Riege: Flooding can affect your hunt this Fall

Published 10:37 pm Wednesday, June 25, 2014

By Bob & Ginny Riege

The flooding of this past week has thrown some hunters a curve this fall. As hunters we sometimes fail to take into consideration what it was like last spring and into the summer. This year the hunters will notice the fact that widespread floods in the Midwest have wiped out many agricultural crops as well as covered lowland areas that have been used for feeding areas, travel routes and resting sites. Across woodlands near the Mississippi and other large rivers wildlife are on the move.

If you are a hunter that hunts river bottomland you might want to check out that cornfield that was planted last spring. In many cases that cornfield will not be standing, or it may have been cut for silage. This could result in a food shortage for the deer and other animals.

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Still, the animal exodus to higher ground will intensify this week when the rising floodwaters move from largely farmland to woodlands. Birds and certain smaller mammals such as rabbits and raccoons will usually go to higher to live in trees or on drift piles, but the deer may vacate the area completely.

In other cases, the normal travel routes near the brushy riverbanks and nearby resting areas are completely underwater, or the necessary “cover” that a deer needs for safety will no longer exist. In any case the deer hunter better spend some additional time this year scouting for patterning that special deer.

When scouting an area, or setting up your blinds don’t forget to use a scent eliminating soap, such as Scent Killer Soap from Wildlife Research.

If the bedding areas have been altered and the food source changed, then travel patterns and maybe even home ranges may have changed. The deer may have been forced to completely relocate. If you do find the deer you might also want to check to see what they have discovered as a new food source for this fall.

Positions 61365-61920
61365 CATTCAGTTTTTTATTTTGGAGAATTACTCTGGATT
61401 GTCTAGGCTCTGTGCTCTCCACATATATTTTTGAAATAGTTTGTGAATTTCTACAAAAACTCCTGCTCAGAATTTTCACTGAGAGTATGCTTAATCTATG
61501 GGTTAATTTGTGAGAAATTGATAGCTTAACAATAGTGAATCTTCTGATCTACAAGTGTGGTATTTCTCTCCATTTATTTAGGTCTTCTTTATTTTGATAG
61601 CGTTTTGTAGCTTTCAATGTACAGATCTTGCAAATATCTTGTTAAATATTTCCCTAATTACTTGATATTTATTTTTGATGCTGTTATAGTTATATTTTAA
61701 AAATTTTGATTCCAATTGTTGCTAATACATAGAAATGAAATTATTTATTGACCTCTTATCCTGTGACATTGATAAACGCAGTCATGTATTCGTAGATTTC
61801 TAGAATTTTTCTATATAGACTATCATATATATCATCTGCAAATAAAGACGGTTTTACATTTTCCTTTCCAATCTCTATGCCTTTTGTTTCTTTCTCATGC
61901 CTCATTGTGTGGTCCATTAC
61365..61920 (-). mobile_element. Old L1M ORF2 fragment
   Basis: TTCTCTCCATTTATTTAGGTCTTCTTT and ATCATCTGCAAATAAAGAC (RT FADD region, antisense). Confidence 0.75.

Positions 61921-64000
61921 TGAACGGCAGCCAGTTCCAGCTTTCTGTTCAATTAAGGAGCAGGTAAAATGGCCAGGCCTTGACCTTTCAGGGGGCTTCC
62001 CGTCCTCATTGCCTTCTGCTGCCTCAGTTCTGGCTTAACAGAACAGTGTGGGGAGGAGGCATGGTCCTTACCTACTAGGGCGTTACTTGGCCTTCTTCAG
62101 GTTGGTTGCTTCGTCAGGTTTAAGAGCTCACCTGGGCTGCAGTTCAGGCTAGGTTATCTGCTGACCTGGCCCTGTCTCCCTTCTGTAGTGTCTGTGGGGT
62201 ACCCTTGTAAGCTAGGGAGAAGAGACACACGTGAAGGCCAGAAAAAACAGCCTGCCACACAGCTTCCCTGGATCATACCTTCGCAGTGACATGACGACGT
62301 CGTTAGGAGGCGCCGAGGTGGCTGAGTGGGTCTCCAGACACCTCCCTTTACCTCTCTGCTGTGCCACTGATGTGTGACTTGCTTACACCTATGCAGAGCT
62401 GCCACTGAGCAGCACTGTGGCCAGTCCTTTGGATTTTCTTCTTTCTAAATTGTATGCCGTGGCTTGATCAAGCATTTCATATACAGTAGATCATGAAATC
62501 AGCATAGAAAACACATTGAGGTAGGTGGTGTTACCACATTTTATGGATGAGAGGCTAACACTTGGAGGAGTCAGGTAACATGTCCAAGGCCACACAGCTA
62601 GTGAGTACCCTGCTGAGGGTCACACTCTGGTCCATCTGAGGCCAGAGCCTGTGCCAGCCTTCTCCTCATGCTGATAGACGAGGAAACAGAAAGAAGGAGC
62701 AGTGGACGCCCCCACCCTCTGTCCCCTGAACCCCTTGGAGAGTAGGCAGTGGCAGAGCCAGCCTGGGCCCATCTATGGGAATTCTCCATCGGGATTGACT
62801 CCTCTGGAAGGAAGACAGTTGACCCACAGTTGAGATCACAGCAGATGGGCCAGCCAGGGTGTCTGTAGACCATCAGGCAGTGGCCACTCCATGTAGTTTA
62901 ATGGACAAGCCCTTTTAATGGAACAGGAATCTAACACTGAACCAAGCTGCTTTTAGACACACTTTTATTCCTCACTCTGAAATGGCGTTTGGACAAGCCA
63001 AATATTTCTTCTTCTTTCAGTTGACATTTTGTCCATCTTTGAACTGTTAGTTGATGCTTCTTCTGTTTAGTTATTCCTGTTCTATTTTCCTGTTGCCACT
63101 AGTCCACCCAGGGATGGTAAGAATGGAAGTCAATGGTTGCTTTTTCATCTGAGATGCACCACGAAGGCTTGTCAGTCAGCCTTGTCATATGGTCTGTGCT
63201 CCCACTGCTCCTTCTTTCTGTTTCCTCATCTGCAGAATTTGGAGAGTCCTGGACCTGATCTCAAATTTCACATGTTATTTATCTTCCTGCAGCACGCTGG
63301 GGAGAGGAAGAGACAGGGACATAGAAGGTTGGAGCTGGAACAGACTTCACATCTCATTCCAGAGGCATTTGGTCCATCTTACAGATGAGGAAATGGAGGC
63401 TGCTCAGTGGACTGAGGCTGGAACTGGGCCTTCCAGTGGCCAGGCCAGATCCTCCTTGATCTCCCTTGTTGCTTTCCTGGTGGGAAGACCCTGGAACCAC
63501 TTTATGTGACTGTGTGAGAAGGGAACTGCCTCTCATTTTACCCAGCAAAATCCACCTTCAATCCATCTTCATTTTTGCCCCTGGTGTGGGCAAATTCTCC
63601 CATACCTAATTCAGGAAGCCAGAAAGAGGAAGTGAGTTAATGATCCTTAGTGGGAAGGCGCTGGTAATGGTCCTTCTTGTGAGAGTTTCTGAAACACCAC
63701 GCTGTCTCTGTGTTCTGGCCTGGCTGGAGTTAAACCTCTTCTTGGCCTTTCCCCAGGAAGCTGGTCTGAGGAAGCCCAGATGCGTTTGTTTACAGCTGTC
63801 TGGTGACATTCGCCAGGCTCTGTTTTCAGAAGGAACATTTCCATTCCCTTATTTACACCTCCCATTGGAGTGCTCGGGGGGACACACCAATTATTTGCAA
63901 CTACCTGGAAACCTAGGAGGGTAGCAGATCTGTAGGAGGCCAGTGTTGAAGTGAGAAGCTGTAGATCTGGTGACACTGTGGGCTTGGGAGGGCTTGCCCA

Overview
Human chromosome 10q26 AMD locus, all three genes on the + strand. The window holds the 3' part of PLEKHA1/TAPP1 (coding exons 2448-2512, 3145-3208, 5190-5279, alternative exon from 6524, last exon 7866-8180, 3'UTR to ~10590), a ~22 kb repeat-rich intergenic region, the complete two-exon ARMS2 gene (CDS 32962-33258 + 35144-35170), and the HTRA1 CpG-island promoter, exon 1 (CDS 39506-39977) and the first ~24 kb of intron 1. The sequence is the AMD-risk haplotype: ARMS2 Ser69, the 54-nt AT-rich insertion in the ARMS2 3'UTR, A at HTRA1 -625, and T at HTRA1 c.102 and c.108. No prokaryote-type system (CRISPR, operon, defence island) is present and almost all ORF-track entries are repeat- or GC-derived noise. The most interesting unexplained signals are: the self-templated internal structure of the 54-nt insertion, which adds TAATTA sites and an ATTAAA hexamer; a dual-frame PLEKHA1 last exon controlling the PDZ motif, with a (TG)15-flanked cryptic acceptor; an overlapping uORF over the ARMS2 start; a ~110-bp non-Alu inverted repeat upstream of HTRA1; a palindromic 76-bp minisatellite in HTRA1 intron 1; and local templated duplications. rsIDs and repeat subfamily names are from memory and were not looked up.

When looking for feeding areas, one of the best and most frequently used by deer during the fall is a stand of oaks. Deer love acorns; no other food source offers as much nutritional value as acorns. There are two basic classifications of oak: white oak and red oak. The white oak produces acorns every year, while the red oak only produces acorns every two years. This year with the oaks really produced the acorns. Wildlife Research also makes an acorn masking scent.

Deer also prefer the freshest acorns. The deer will locate the acorns that have recently fallen. They will follow the ripening of the acorn crop. Trees at the top of a hill will ripen first, then progress until the last trees ripen on the bottom of the hill. The deer recognize this pattern and adjust their eating habits.

Hunting the oaks is an excellent way for a hunter to get a buck. Even old, smart bucks will seek out this excellent food source when it ripens. If the acorns are dropping, and the hunting season opens before the rut, the hunting can be fantastic. Find the oaks that are dropping the acorns, and select a stand site on the outer edge of the trees. Be in your stand well before daylight, and wait for the bucks to come out and head for the bedding areas.

By doing some research and patterning the acorn ripening you will increase your chances at getting a deer.